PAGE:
• This is a very cool theme. I like that the invaders have three motherships that all act differently, I like that the rebel aliens are on your side and are the true heroes of the game, and it’s great that your characters can use their knowledge of the planet to their advantage (via tile bonuses). There are plenty of other alien invasion board games, but Faza is definitely a unique one.
  • The characters/focuses all feel different to play thanks to the skills and their unique sets of multi-use action cards. Plus, each combination of characters changes how you approach each game, especially in two and three-player games.
  • There’s some nice tension when you roll the dice to fight the drones, but the tension is especially high when you draw those event cards. You know there’s a chance that you’ll get a useful ability, but you’re mostly worried about the terrible things that are probably about to happen.
  • I’m a big fan of the look of this game. The retro art is awesome and the orange and brown color palette looks great on the table.
  • Faza has pretty high replayability. You have the modular board setup, there are different focuses to choose from, there are two characters for each focus, and the Faza deck gives you different types of obstacles to overcome each game. Plus, there are multiple difficulty levels and additional ways to increase the difficulty in the rulebook.


  • The event deck randomness can be annoying. You can lose quickly if you happen to draw terrible cards early or you can have a pretty easy game if you draw a bunch of the reward cards. Four of my first six games were close where we got a good mix of event cards, but the other two (one win, one loss) were pretty bad experiences because it felt like the game was either way too easy or impossible.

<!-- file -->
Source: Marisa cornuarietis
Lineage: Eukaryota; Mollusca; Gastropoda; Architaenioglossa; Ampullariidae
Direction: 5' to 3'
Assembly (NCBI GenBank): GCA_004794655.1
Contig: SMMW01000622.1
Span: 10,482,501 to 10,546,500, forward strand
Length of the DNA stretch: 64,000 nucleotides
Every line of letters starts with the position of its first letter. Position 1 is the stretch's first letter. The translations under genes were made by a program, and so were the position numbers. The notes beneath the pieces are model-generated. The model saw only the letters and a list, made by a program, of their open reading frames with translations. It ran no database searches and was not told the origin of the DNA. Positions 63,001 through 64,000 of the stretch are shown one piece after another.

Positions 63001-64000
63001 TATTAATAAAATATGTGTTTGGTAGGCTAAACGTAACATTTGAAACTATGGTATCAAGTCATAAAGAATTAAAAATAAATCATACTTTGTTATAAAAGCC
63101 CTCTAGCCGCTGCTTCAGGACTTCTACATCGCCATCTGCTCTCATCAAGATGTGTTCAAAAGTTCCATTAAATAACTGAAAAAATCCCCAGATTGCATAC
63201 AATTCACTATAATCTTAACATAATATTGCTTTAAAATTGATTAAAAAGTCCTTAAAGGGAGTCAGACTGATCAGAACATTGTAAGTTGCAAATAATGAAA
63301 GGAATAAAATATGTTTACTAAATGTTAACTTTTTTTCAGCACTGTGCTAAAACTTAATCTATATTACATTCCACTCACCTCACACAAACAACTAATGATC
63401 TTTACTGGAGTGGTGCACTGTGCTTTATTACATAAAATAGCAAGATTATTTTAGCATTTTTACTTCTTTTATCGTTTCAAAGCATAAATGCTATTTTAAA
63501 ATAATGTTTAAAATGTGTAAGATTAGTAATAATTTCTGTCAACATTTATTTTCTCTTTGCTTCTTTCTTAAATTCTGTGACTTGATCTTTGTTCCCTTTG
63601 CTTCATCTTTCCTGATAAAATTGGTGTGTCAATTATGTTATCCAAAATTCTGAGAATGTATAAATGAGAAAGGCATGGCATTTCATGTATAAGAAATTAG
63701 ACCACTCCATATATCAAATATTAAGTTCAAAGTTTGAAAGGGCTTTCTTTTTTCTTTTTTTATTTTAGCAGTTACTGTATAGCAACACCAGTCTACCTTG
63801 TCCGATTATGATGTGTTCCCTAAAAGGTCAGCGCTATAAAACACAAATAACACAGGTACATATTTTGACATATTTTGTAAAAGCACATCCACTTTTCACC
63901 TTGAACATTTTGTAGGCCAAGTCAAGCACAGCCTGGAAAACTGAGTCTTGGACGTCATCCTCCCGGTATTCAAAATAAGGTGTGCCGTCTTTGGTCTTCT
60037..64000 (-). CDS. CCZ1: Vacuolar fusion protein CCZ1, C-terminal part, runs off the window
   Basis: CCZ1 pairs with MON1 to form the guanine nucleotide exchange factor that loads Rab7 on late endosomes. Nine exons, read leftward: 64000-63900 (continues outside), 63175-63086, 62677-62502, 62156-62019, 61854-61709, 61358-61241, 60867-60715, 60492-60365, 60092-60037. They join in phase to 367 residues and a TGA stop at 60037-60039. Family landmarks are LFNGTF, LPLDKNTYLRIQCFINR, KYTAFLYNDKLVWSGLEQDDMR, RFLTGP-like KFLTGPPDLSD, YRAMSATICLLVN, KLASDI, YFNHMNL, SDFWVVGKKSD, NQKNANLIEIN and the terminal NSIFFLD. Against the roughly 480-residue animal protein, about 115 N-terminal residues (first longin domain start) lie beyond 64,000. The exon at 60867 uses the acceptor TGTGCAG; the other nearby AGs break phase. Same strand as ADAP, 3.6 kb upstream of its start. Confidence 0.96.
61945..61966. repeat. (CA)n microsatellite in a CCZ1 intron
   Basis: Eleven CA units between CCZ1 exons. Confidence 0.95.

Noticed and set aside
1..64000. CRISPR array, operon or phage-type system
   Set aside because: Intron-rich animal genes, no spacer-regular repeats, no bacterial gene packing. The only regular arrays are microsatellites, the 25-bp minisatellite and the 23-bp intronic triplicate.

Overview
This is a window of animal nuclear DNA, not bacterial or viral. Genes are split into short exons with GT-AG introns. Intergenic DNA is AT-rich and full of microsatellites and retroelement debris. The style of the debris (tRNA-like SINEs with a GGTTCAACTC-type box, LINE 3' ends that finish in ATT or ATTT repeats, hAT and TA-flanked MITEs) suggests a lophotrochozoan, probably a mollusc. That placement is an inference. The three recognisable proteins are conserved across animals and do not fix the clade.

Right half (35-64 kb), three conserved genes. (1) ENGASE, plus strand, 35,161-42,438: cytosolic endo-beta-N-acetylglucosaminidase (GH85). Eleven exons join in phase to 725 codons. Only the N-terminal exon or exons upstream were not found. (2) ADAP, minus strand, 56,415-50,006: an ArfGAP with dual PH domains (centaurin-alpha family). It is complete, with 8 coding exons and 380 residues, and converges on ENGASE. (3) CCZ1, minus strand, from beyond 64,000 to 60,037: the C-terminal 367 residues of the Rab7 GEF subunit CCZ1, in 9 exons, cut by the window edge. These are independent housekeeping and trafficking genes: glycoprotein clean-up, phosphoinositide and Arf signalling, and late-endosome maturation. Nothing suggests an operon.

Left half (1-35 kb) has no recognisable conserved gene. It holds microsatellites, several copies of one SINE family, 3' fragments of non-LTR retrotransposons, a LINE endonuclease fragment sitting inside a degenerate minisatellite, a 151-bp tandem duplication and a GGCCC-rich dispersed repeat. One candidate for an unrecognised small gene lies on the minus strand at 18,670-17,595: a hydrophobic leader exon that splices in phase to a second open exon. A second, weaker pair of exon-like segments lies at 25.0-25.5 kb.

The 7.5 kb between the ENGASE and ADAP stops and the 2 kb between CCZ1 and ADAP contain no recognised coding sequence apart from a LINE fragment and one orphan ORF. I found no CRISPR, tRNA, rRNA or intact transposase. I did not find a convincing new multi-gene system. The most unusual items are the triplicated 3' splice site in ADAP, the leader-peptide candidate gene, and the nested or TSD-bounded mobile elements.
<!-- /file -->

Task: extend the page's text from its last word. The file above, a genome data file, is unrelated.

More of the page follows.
• Quarterbacking will be a huge issue for some groups. Every bit of information is available for everyone to see, so it’d be easy for one person to try to take over and tell everyone what to do. Usually my group fixes this issue by keeping our cards hidden, but you can’t do that in this game.
  • The mothership standees’ height can be a minor problem. It can be tough to quickly see where all of the characters, drones, and rebels are from certain angles because they are about half the size of the standees and the tiles are pretty small.

Final Thoughts

I didn’t have a great first impression of Faza, but now I’m a pretty big fan of it. It really does have a unique look and feel to it and it’s pretty challenging even at the Normal difficulty level. It has a great theme, the variable turn order gives you plenty of fun team decisions to make, and the dice and those event cards make each game play out differently. I do think it could use some tweaks to make it even better, especially to the event deck, but I think this one will stay in my collection for a while.

I’ve played Faza at every player count and I like it best as a three-player game. That felt like the perfect game length and I liked having the three focuses to bring balance to the team. It does also play well at two and four players, though.

If you like puzzly cooperative games and this space invader theme works for you, I’d definitely recommend checking out Faza.

Faza Links

BGG | Official Site | Kickstarter Page